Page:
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Chef Paul Qui: ''The Quality of the Ingredient Dictates my Dish''

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Chef Paul Qui: ''The Quality of the Ingredient Dictates my Dish''

Fine dining and the art of sailing will be the highlights of the upcoming 2013 S.Pellegrino Cooking Cup to be held in Venice June 14-15th.

The 12-mile regatta for foodies features an exciting competition among 10 chefs vying for the prestigiuos Acqua Panna & S.Pellegrino Young Chef of the Year 2013. As sailors race between Lido in Venice to the Island of San Giorgio, chefs will be below deck preparing their best signature dishes for the judges.

In anticipation of the grand event, we'd like to introduce you to some of the talented young chefs who will go head to head for the big prize.

Meet Paul Qui, a chef from Austin, Texas. You may recognize the 32-year old as the winner of Top Chef season 9 but there's a lot you don't know about him. His much-anticipated Qui Restaurant will finally open on June 20th. Here's what he revealed about his life and career:

Describe your cooking style with three keywords 
Simple, concise, umami.

Which is the first taste you remember and why?
Yeast and butter. My family owned a bakery in Camiling, a province of Manila, Philippines. I remember smelling bread baking in the morning whenever I visited my family there.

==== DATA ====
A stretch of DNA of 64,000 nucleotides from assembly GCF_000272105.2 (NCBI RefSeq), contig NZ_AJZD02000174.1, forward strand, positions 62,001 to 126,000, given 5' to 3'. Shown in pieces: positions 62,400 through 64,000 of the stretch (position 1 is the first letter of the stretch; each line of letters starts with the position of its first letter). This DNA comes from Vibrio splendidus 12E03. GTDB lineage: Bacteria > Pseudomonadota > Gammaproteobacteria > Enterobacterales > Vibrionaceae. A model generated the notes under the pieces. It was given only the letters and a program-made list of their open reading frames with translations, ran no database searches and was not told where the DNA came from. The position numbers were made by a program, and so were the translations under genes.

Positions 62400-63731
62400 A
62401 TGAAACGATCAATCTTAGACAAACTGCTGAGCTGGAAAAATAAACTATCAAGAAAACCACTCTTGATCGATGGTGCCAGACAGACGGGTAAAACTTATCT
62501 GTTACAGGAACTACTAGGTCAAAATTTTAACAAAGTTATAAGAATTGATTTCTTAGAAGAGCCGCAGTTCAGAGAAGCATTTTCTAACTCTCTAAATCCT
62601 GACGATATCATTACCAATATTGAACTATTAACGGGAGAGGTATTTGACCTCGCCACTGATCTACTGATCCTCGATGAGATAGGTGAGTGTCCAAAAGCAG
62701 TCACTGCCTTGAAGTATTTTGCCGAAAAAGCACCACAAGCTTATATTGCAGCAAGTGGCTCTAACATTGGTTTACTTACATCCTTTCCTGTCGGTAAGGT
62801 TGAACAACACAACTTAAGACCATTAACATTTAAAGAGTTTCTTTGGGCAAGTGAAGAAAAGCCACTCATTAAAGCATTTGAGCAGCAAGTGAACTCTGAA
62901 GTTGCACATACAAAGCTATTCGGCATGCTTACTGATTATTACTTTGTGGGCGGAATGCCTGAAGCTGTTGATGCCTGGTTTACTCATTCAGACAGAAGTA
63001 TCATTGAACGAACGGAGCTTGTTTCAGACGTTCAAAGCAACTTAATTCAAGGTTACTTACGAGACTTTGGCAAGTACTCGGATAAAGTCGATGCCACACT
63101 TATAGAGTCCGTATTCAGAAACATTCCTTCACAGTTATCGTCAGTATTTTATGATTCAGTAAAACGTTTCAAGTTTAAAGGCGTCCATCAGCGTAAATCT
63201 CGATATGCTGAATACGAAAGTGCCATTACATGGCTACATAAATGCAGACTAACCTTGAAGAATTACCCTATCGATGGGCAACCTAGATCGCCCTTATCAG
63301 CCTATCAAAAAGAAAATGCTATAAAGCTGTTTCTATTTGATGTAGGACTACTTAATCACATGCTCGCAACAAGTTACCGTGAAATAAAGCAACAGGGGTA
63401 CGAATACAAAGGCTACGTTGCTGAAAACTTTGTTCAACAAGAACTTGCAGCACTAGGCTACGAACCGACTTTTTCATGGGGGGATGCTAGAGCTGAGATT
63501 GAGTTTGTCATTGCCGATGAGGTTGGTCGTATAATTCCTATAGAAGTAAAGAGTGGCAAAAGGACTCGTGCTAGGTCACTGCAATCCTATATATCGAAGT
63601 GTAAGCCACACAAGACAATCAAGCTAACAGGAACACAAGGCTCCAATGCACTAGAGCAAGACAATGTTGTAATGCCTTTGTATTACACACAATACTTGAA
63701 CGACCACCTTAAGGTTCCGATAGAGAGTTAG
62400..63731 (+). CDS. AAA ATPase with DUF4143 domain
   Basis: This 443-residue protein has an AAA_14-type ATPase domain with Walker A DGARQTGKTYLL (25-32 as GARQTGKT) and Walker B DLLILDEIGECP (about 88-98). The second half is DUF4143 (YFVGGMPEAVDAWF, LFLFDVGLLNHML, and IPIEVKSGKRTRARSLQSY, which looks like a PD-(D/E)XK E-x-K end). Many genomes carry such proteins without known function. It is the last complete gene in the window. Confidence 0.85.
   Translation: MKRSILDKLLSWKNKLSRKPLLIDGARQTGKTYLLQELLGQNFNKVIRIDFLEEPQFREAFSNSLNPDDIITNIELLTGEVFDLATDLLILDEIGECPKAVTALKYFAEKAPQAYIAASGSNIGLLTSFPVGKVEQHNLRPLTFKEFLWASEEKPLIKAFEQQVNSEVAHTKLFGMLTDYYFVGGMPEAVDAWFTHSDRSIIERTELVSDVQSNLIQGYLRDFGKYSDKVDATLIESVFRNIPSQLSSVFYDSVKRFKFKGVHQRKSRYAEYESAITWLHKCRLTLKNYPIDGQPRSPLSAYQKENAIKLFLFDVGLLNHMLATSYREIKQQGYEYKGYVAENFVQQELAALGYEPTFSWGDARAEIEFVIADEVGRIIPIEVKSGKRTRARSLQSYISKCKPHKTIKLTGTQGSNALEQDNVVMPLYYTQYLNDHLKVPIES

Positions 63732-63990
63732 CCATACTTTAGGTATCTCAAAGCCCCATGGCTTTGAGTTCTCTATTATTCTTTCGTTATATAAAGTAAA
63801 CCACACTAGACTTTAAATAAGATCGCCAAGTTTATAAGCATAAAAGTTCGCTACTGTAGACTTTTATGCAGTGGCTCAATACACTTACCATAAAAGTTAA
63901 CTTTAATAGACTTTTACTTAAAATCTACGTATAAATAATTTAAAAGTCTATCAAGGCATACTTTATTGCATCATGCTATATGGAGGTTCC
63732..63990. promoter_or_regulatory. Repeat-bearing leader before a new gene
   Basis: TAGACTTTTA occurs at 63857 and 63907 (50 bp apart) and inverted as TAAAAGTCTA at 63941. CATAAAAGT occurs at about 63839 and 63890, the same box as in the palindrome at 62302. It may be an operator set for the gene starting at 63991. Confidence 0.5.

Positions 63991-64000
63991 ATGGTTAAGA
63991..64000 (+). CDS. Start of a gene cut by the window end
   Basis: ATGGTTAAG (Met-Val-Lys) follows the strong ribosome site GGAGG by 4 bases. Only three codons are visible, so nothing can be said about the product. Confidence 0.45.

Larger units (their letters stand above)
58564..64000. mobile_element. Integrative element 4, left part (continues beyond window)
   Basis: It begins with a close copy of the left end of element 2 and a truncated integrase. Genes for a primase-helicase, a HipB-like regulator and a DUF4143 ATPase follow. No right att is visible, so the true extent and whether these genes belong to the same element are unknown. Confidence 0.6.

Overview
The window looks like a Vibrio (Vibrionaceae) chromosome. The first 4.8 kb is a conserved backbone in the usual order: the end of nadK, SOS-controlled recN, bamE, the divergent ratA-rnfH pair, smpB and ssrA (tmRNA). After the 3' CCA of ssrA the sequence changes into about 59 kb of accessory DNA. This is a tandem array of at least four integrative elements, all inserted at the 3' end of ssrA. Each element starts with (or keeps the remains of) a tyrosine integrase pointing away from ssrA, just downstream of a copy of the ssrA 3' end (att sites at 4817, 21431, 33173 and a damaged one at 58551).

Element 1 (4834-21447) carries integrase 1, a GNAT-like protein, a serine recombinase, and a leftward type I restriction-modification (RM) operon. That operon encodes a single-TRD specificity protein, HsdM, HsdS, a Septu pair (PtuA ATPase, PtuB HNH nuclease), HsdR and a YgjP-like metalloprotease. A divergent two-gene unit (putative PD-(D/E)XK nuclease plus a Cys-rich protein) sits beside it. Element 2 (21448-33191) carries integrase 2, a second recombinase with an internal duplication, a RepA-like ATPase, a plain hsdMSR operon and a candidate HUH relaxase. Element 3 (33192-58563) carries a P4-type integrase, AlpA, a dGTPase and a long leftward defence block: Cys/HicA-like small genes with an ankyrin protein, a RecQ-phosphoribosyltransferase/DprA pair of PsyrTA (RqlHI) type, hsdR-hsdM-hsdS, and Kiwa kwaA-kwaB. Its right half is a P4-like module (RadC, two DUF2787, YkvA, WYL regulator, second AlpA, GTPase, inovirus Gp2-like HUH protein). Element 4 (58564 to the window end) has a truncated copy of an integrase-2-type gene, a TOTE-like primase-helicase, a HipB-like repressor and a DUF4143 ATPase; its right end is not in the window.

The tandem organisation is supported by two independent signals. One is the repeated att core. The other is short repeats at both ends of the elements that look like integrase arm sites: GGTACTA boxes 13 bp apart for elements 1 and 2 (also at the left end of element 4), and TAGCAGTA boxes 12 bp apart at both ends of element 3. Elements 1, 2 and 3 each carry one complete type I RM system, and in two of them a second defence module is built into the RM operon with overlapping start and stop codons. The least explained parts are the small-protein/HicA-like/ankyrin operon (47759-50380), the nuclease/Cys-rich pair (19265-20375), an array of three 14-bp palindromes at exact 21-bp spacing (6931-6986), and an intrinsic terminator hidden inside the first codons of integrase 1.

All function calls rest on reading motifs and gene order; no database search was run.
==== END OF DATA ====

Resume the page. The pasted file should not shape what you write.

If you were a dish, which one would you be?
A piece of nigiri. I love the simplicity and complexity of a great piece of sushi.

Which is the dish you prefer to prepare and the one you prefer to eat?
I prefer to prepare seafood dishes and I prefer to eat comforting foods.

Who or what is your main source of inspiration? A flavor, a situation, a dish you tried... And why?
My main source of inspiration usually starts with the ingredient, because the quality of the ingredient will dictate the potential of a dish. 

Tradition and innovation: which is the relationship with these words, and how is it applied to your cuisine?
Innovation is a means to creating new traditions. Innovation to me works along side tradition to create delicious foods. It is impossible to have innovation without tradition.

What is fine dining for you? How do you think new generations are changing this idea and making it evolve? 
Fine dining to me is dictated more by the service style. New generations are changing this by serving fine dining level cuisine in more casual settings.

Which will be, according to you, the next big trend related to food and conviviality?
Going back to the classics and revisiting old school techniques.

If you weren’t a chef, what would you be?

Year 2050: what food do you think we’ll bring to our table?
Sea creatures not yet known to us and yes...bugs.

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